- Specialty chemicals. We think 4-star-rated DuPont DD is well positioned with its portfolio of specialty chemicals and downstream products that serve the automotive, electronics, and communications sectors. DuPont may also see heightened demand from other areas in the infrastructure plan, such as the spending initiative on clean water, which should increase demand for its water filtration products.
- Utilities. This sector has been overlooked thus far, but will be key to charging all these new EVs. With one of the largest EV charging station programs in the U.S., Edison International EIX is well-positioned, in our view. In addition, the electrification of the U.S. will positively affect American Electric Power AEP, which is one of the largest owners of electricity transmission and derives a significant percentage of its revenue from energy transmission.
- Lithium. Increased EV adoption would lead to an even greater demand for lithium, a crucial component for the batteries that power these vehicles. The heightened demand would require even higher-cost lithium supply to come on line, thus leading to higher pricing. We think each of the three main lithium producers is fairly valued.
Healthcare Initiatives to Support the Aged: Nebulous Now, but a Few Interesting Opportunities
The infrastructure plan also funds several healthcare initiatives to provide home- and community-based care. About $400 billion is slated to expand access to quality, affordable home- or community-based care for aging relatives and people with disabilities. At this point, the language as to how exactly this money would be spent is especially nebulous, but we expect that this spending will include measures to increase coverage through Medicaid expansion and subsidies for the exchanges. It also may include funding for rehabbing extant or building new senior living centers, long-term care facilities, and/or skilled nursing homes.
In addition, it appears that the intent is to provide greater at-home care and increase the wages for those that are employed in this industry. We do not cover companies in this subsector, but if hospital chains such as HCA Healthcare HCA and Tenet Healthcare THC are able to increase the at-home care aspects of their business, either organically or more likely through acquisitions, they could benefit over the longer term.
Among the managed-care organizations, or MCOs, 4-star-rated Centene CNC is the largest provider of Medicaid plans and most concentrated in Medicaid of the six insurers we cover. Medicaid is the primary payer of nursing facility services. Of the other MCOs, Humana's HUM current at-home business is quite small relative to the rest of its business, and while that segment may benefit, it is unlikely to move the needle on our company valuation. Staffing providers such as AMN Healthcare Services AMN, the largest healthcare staffing company in the U.S., could see a greater demand for their services.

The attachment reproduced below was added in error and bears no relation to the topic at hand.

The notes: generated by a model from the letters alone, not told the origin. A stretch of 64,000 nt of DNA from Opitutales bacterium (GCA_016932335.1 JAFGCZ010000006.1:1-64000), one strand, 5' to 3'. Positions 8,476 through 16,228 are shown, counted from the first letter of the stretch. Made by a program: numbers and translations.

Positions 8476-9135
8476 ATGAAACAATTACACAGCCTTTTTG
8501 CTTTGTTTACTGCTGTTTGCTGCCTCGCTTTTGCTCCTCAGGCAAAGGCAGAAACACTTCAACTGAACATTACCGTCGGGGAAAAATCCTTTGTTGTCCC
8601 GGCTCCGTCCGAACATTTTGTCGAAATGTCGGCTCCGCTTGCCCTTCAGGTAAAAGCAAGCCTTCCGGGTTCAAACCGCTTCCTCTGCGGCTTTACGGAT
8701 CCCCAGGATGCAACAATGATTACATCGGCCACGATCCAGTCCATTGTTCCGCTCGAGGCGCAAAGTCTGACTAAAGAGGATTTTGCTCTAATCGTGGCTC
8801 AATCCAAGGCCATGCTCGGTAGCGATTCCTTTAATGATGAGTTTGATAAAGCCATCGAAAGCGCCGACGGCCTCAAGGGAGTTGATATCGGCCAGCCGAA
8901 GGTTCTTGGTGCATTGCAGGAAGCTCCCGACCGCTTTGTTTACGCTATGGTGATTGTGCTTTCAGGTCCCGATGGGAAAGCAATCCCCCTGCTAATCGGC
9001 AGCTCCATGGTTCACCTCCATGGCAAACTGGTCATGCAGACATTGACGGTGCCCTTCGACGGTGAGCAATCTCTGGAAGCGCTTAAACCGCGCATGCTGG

The healthcare initiatives also include $30 billion for new investments in biopreparedness and biosecurity. This includes funding for:
- Personal protective equipment. Shoring up the nation's strategic national stockpile of personal protective equipment would benefit healthcare supply manufacturers such as 3M MMM and Becton Dickinson BDX but is unlikely to have a material impact on our company valuations.
- Research and development on new vaccines. The firms that have been successful in producing vaccines for the novel coronavirus thus far would be likely candidates. However, considering the size and diversification of these firms, any additional revenue from this initiative would not result in changes to our valuation.
- Upgrading research infrastructure in laboratories across the country. This will boost sales of laboratory equipment manufacturers.
Between the expansion of long-term care infrastructure, biopreparedness, and the R&D initiatives, companies that make testing systems and supplies, such as Bio-Rad BIO, Bio-Techne TECH, and Thermo Fisher Scientific TMO, may see an increase in demand for their products. Thermo Fisher represents more than one fourth of the life sciences market, and any incremental investments in R&D will benefit it. Given its size, though, we think the magnitude of a valuation increase for these companies would be modest.
Other medical suppliers in the life sciences space, such as Steris STE and West Pharmaceutical WST, may also benefit. Finally, Illumina ILMN, which provides tools and services to analyze genetic material, could see an uptick in demand from R&D.
Revitalizing Chip Manufacturing in U.S. Will Require Investment in New Equipment
The overall framework also pushes incentives for corporations to revitalize American manufacturing, especially in those areas deemed to be of national interest: for instance, $50 billion in tax credits for manufacturing semiconductors in the U.S.
While Intel INTC is too large for this initiative to affect our fair value estimate for its stock, equipment makers such as Applied Materials AMAT, KLA KLAC, and Lam Research LRCX could see additional demand for their products. We note that there is a several-year time lag between when semiconductor manufacturers begin to build new facilities and when the equipment manufacturers would realize the sales to these new facilities.